Haryana jails poorly secured: CAG report
In test check of eight jails conducted by the CAG for 2016-17, it was found that there was 70% shortage in terms of availability of pistols and revolvers, and 38% shortage of rifles and guns in the jails.india Updated: Mar 15, 2018 20:01 IST
Jails in Haryana are poorly equipped as far as arms and ammunitions for warders and jail officials are concerned. Also, the warders are not fully trained to handle firearms as they lacked in target practice.
This is bound to have an adverse impact on the security of jails, the Comptroller and Auditor General (CAG) has said while conducting a performance audit of the jails in the state.
In test check of eight jails conducted by the CAG for 2016-17, it was found that there was 70% shortage in terms of availability of pistols and revolvers, and 38% shortage of rifles and guns in the jails.
The Punjab jail manual prescribed that every warder shall be provided with military breech loading fire arms and buckshot ammunition. “About 40 rounds ball, 50 rounds blank and 30 rounds of buckshot (different kinds of ammunitions) were required to be allotted to individual officials.
However, there was a 57% shortage of ball ammunition, 51% shortage of blank and 10% shortage of buckshot ammunition,’’ the auditors said.
Also, the warders were not fully trained to handle security-related exigencies as target practice for them had not been arranged even once between 2012-2016. Rules provide that all warders should get target practice of 15 rounds on annual basis for handling firearms.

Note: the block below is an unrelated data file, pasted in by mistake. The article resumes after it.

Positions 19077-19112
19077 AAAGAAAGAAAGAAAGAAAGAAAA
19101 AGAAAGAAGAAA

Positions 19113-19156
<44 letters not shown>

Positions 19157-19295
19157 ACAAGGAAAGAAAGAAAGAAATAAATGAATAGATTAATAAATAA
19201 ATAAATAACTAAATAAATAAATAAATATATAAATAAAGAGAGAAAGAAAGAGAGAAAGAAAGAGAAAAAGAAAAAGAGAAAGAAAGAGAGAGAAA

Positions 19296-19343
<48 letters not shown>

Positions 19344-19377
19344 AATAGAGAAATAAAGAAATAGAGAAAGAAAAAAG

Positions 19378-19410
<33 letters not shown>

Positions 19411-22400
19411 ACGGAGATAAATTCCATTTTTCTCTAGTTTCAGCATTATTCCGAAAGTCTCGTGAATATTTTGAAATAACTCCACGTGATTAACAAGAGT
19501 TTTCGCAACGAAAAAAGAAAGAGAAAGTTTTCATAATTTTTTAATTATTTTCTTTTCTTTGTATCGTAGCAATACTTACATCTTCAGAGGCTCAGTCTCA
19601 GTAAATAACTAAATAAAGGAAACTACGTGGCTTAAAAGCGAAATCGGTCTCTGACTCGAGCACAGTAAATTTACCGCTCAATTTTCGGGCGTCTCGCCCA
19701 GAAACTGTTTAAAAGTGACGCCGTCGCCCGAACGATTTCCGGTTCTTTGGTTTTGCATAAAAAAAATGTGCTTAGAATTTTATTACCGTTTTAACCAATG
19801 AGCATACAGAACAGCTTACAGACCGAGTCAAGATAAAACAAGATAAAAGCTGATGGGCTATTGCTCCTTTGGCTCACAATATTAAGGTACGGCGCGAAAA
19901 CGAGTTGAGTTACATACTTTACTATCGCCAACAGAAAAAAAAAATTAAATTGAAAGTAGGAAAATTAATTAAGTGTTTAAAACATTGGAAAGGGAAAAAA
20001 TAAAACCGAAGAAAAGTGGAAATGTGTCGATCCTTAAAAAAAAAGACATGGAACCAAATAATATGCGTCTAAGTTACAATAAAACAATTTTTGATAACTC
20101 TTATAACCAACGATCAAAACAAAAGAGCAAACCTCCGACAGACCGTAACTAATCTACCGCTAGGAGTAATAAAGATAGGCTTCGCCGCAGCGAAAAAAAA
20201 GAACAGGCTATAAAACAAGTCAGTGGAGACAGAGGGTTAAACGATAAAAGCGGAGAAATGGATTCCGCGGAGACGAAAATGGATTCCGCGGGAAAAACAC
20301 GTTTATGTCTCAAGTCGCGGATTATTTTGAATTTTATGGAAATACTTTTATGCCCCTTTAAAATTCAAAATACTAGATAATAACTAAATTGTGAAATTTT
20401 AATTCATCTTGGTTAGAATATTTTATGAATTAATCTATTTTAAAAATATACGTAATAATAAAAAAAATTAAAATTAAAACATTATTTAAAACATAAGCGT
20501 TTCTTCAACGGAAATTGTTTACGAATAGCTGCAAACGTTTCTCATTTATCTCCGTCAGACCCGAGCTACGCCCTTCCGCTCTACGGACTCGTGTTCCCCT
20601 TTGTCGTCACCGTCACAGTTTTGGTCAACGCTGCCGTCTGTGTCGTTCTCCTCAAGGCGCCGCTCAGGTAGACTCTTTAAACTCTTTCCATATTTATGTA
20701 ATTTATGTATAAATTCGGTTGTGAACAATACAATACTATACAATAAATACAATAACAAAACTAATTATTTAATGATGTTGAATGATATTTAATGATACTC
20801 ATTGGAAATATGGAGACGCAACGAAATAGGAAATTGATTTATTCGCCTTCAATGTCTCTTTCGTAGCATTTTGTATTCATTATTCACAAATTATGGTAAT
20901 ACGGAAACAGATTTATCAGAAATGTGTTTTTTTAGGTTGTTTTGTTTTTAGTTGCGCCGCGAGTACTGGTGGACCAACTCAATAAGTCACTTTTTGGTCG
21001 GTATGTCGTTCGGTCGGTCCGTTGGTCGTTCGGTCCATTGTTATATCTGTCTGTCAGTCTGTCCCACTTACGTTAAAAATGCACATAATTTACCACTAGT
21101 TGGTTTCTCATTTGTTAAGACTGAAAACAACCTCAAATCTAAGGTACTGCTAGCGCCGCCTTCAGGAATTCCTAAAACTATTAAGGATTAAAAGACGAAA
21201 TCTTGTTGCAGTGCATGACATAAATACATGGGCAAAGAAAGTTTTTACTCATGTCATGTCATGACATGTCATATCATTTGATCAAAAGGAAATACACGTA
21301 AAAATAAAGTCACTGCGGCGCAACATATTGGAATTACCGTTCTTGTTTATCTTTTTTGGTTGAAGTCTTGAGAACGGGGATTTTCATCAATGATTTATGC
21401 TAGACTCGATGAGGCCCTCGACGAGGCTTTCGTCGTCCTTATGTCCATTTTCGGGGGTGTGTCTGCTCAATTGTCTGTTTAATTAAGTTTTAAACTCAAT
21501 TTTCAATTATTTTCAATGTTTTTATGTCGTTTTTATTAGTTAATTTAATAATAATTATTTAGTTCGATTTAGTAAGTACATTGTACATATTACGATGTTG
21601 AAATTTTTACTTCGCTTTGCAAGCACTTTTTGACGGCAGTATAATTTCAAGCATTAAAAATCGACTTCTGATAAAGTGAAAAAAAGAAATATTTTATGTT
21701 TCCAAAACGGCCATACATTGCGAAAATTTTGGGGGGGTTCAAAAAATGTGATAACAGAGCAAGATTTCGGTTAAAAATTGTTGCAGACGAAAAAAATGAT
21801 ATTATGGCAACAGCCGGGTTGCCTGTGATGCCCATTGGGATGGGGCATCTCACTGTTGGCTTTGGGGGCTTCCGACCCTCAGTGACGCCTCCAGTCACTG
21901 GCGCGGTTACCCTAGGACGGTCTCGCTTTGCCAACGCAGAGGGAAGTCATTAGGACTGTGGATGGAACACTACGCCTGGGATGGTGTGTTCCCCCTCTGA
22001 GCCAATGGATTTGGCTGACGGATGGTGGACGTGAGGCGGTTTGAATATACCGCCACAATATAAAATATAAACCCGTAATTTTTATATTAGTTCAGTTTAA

The director general (prisons) during the exit conference said that norms of arms and ammunition were on the higher side. “The reply was not acceptable since the norms as per Punjab jail manual would need to be followed till it is re-visited and amended,’’ the CAG said.
PUTTING HEALTH OF PRISONERS IN DANGER
The audit found that in Narnaul district jail, prisoners suffering from tuberculosis were kept with other prisoners from 2012 to 2016 despite the directions of the DG, prisons, to keep inmates suffering from contagious diseases separately. “This put the health of other inmates in danger. The jail superintendent in his reply said that due to non-availability of additional space in jail, inmates suffering from tuberculosis could not be kept in separate wards,’’ the audit report said.
NON-FUNCTIONAL WALKIE-TALKIE SETS
The auditors found that a large number of 200 walkie-talkie sets, bought by the office of DG, prisons, to ensure better connectivity between the security staff were non-functional. The sets were purchased in 2011 for Rs 33.20 lakhs. “In seven jails checked, 77 sets had become non functional, affecting internal communication between security staff,’’ the CAG said.